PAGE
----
Delhi: Four Years on, Those Tasked to Survey Street Vendors Continue to Work Without Allowance
At the call of HJAC, TVC members demanded allowance on Thursday. Image clicked by Ronak Chhabra
New Delhi: Hundreds of elected members of multiple town vending committees (TVCs) in the city staged a protest outside the headquarters of the Municipal Corporation of Delhi (MCD) here at the Civic Centre on Thursday to press for an allowance for themselves in line with the statutory minimum wage.
Demonstrating at the call of Hawkers Joint Action Committee (HJAC), the protesters also flayed the MCD, which was erstwhile divided into North, East, and South zone, for not completing the survey of street vendors and thus delaying implementation of a 2014 law, aimed at regulating the vending business, in the national capital.
Constituted under the Street Vendors (Protection of Livelihood and Regulation of Street Vending) Act, 2014, a TVC is empowered to identify vending zones, survey the street vendors in the city and issue them a vending certificate.
The committee comprises nominated state government officials, representatives from NGOs and elected local street vendors – the latter’s strength must not be less than 40% of the total committee members. In Delhi, 28 TVCs in different areas across the city were notified in 2018.
However, so far, no allowance of any kind has been paid to the TVC members in the city, even as a provision for the same is included in the 2014 Act as well as the Delhi Street Vendors (Protection of Livelihood and Regulation of Street Vending) Scheme, 2019, complained HJAC on Thursday.
“The process of creating vending zones in Delhi has [also] not yet started, and without creating a vending zone, a large number of street vendors are being evicted from their place of vending, which is in violation of law,” HJAC said in a memorandum, addressed to MCD Commissioner.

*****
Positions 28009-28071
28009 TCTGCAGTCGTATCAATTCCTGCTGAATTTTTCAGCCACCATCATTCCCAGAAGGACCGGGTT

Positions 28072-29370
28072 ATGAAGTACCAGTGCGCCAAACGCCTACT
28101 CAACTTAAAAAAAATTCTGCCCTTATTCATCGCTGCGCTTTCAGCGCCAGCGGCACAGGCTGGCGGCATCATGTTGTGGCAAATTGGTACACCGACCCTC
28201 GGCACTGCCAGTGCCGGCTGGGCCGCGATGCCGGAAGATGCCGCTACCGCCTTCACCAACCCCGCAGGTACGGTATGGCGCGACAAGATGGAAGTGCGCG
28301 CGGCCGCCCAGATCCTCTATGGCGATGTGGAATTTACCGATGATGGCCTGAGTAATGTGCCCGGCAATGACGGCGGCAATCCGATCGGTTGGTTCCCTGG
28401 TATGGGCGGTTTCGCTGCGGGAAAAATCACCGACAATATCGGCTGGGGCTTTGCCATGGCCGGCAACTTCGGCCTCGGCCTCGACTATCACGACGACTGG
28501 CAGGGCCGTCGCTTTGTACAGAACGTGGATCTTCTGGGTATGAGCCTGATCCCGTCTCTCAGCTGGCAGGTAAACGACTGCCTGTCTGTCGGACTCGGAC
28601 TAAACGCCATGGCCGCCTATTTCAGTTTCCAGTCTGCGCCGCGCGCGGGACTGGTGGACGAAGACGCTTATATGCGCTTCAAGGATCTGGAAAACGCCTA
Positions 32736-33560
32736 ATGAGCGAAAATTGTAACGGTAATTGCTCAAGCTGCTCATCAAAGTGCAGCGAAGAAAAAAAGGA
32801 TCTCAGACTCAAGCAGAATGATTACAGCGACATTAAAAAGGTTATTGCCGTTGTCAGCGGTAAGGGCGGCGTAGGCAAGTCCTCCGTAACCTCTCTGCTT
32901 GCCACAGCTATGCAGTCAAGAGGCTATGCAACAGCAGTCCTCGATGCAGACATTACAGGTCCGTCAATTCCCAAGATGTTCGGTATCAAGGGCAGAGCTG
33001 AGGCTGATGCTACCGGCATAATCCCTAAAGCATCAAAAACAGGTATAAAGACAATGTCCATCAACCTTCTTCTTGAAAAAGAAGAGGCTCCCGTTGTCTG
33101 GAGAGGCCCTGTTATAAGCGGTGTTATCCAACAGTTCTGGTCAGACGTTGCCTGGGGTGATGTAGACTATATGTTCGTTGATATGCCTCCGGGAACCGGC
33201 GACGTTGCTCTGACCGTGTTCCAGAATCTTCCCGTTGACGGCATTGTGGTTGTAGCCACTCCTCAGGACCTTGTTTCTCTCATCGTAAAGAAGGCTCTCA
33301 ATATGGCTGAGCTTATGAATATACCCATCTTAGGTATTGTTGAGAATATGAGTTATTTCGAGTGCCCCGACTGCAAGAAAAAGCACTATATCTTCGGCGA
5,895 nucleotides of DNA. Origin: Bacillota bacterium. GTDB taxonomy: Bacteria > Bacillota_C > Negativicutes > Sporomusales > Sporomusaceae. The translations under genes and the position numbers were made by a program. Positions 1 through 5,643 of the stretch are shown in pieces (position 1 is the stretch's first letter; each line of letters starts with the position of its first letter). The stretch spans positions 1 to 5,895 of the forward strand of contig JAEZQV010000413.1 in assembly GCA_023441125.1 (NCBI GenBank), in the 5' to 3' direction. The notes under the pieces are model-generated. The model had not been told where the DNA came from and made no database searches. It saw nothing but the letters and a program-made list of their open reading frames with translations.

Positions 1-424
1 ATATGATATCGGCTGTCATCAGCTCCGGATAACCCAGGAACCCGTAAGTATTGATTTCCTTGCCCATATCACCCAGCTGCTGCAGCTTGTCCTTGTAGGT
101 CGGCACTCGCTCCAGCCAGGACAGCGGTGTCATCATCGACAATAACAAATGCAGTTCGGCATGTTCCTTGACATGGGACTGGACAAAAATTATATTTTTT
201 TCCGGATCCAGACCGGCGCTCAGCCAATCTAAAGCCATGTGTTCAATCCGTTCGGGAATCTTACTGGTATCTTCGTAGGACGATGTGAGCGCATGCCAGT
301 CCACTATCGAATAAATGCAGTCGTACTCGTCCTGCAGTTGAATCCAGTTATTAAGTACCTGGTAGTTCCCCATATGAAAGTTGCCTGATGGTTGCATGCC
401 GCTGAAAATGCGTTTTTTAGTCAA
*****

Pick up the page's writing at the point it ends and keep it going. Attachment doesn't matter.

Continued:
On Thursday, Rakesh Kalra (53), an elected TVC member in the Civil Lines zone, told NewsClick that committee members currently have to leave their livelihood work and risk lives to conduct surveys of street vendors in their respective zones.
“We have conducted surveys by paying out of our own pockets. During the pandemic, one of our TVC members even died of COVID-19. And yet, no compensation has been paid to them by the government,” said Kalra, who is also a fruit vendor in North West Delhi’s GTB Nagar.
Street vendors in the city are finding it difficult to convey their grievances to the TVC, lamented Putul Datta, a food hawker in her 40s, who is an elected TVC member of the Shahdara South zone.
“Our committee does not have an office space or funds to maintain registers with information on local street vendors. This is why we are finding it difficult to continue the survey work,” she said.
According to the data provided by Delhi Street Hawkers Survey, conducted by corporations in the national capital, 77,674 vendors are identified, as of Thursday, of which 67,089 have received approval for certification.
However, several activists in the past have rued that many of the vendors in the city are yet to be surveyed, even as those surveyed and identified as vendors have complained of facing eviction by municipal authorities, despite possessing a vending certificate. According to a conservative estimate shared by activists, there are close to five lakh street vendors – both stationary and mobile – in the national capital.
Dharmendra Kumar, national president, HJAC, said on Thursday that a budgetary provision for the TVCs in the national capital must be immediately announced.
Meanwhile, HJAC’s memorandum, accessed by NewsClick, on Thursday added that the Employees State Insurance (ESI) facility of health care and insurance must be extended to all the street vendors in the city. This will alleviate the possible financial difficulties faced by a vendor due to health hazards posed by extreme climatic conditions, HJAC reasoned.
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